Yellow Pig Day
Other Scottish Country Dances for this Day
Today's Musings, History & Folklore
"I am fond of pigs. Dogs look up to us. Cats look down on us. Pigs treat us as equals.”
~ Winston Churchill
For the mathematically inclined, Yellow Pig Day, July 17, is a fun day invented by mathematicians in recognition of many interesting properties of the Number 17. Created by Princeton students in the early 1960s, and using a 17-eyelashed yellow pig as a mascot, Yellow Pig Day events have been held by mathematicians ever since in the form of friendly debates pitting numbers against each other to see which has the more and interesting properties. Of its many fascinating attributes, the number 17 has been touted as 'the least random number' from a repeated study in respondents were asked to choose a random number from 1 to 20, 17 was the most common choice! 🐖 🐖 🐖 🐖 🐖 🐖 🐖 🐖 🐖 🐖 🐖 🐖 🐖 🐖 🐖 🐖 🐖 💛
The Pig Farmer's Wife
The Yellow Pig is believed to have originated with mathematicians Michael Spivak and David C. Kelly. Now a math professor at Hampshire college, David Kelly gives a lecture on the number 17 every year. In addition he has somewhere between 289 and 4913 yellow pigs lying around his house and gives tours to his students!
People have tried coming up with rival numbers (e.g. 23), however, Kelly beats them in a competition by listing more interesting properties than those of the rival number.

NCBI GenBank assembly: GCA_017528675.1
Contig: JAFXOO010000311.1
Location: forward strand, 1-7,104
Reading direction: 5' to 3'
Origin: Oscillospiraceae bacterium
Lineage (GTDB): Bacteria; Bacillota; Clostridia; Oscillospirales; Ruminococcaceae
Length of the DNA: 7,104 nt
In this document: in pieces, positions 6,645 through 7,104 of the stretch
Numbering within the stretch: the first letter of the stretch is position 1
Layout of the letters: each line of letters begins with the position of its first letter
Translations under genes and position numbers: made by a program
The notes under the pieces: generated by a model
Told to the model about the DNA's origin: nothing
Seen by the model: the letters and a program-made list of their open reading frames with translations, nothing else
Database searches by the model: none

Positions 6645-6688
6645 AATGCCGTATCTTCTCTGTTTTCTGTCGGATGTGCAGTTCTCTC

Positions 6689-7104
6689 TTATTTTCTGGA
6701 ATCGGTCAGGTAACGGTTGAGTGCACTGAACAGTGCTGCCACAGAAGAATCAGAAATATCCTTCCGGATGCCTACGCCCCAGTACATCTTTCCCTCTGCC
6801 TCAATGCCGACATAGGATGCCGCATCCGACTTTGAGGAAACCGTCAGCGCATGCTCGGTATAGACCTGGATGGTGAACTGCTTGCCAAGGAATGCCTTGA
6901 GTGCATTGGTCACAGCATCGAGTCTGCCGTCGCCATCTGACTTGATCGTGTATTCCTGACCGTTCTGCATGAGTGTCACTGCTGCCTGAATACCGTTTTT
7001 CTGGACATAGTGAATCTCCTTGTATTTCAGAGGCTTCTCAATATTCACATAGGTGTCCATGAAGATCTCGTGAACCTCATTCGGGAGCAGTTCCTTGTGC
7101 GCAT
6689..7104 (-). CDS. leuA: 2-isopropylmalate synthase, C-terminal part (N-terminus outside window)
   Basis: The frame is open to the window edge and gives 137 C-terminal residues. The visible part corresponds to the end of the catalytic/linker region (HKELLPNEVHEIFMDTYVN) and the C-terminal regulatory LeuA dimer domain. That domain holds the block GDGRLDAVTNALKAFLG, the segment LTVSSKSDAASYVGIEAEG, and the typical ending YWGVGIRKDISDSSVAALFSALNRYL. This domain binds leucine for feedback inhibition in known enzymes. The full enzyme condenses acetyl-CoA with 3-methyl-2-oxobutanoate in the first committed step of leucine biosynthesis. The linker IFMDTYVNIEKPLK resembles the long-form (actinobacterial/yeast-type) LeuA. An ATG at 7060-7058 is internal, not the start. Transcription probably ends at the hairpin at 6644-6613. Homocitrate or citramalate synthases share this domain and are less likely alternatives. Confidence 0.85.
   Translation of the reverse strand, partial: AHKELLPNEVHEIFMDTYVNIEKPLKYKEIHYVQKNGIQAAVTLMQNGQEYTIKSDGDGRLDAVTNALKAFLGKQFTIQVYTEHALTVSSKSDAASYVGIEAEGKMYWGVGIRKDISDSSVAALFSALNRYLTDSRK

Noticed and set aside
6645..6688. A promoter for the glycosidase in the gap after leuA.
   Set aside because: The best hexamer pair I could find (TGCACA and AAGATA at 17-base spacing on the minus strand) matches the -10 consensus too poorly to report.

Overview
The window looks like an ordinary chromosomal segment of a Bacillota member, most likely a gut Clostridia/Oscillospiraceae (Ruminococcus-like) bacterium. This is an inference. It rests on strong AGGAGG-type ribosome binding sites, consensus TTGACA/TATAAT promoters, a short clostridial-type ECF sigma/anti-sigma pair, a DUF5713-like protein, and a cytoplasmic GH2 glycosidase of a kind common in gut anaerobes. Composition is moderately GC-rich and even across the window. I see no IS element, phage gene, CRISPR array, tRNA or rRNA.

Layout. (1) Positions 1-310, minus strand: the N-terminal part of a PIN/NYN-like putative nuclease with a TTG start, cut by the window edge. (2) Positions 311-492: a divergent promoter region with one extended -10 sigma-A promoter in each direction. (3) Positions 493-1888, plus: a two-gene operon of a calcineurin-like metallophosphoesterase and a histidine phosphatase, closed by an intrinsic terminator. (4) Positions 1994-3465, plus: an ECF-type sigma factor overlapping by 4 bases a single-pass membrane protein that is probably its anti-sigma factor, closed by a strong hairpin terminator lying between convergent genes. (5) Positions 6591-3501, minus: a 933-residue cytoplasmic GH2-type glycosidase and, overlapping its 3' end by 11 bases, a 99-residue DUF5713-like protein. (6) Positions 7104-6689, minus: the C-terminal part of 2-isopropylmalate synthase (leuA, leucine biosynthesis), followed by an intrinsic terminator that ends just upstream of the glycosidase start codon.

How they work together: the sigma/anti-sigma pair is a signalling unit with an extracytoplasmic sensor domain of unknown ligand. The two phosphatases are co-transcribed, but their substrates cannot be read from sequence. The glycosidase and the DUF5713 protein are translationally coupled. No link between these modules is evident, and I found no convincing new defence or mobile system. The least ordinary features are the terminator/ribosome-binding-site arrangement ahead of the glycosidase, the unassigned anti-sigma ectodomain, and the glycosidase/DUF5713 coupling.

Here is a short list of interesting properties of the number 17 which has wide significance in pure mathematics, as well as in applied sciences, law, music, religion, sports, and other cultural phenomena:
Seventeen is the 7th prime number. The next prime is nineteen, with which it forms a twin prime. 17 is the sum of the first four primes.
The number of syllables in a haiku (5+7+5).
Some species of cicadas have a life cycle of 17 years (i.e. they are buried in the ground for 17 years between every mating season).
The number 17 is significant enough for a named phobia. The fear of the number 17 is called 'heptadecaphobia' or 'heptakaidekaphobia'.
In Italy, 17 is considered an unlucky number. One anagram of the Roman numeral XVII is VIXI, which in Latin translates as "I have lived", with the implication "My life is over" or "I'm dead". Some Alitalia planes have no row 17, and some Italian hotels have no room 17. The 17th curve at the Cesana bobsled run at the Winter Olympics in Turin was called "Senza Nome", or "Without a name".
If performing this dance today, and needing to call the dancers to the set, consider paying tribute to today by using your best hog-calling voice and bringing the dancers to attention by calling "Soooooooie", the classic pig calling call for pigs of any colour.
'Sooie' is a pig calling call common in the north east of England and the United States. 'Giss giss' also used in England. To see and hear a vintage 1940 hog-calling contest by British Pathé films, complete with bathing beauties releasing the target porkers, click here.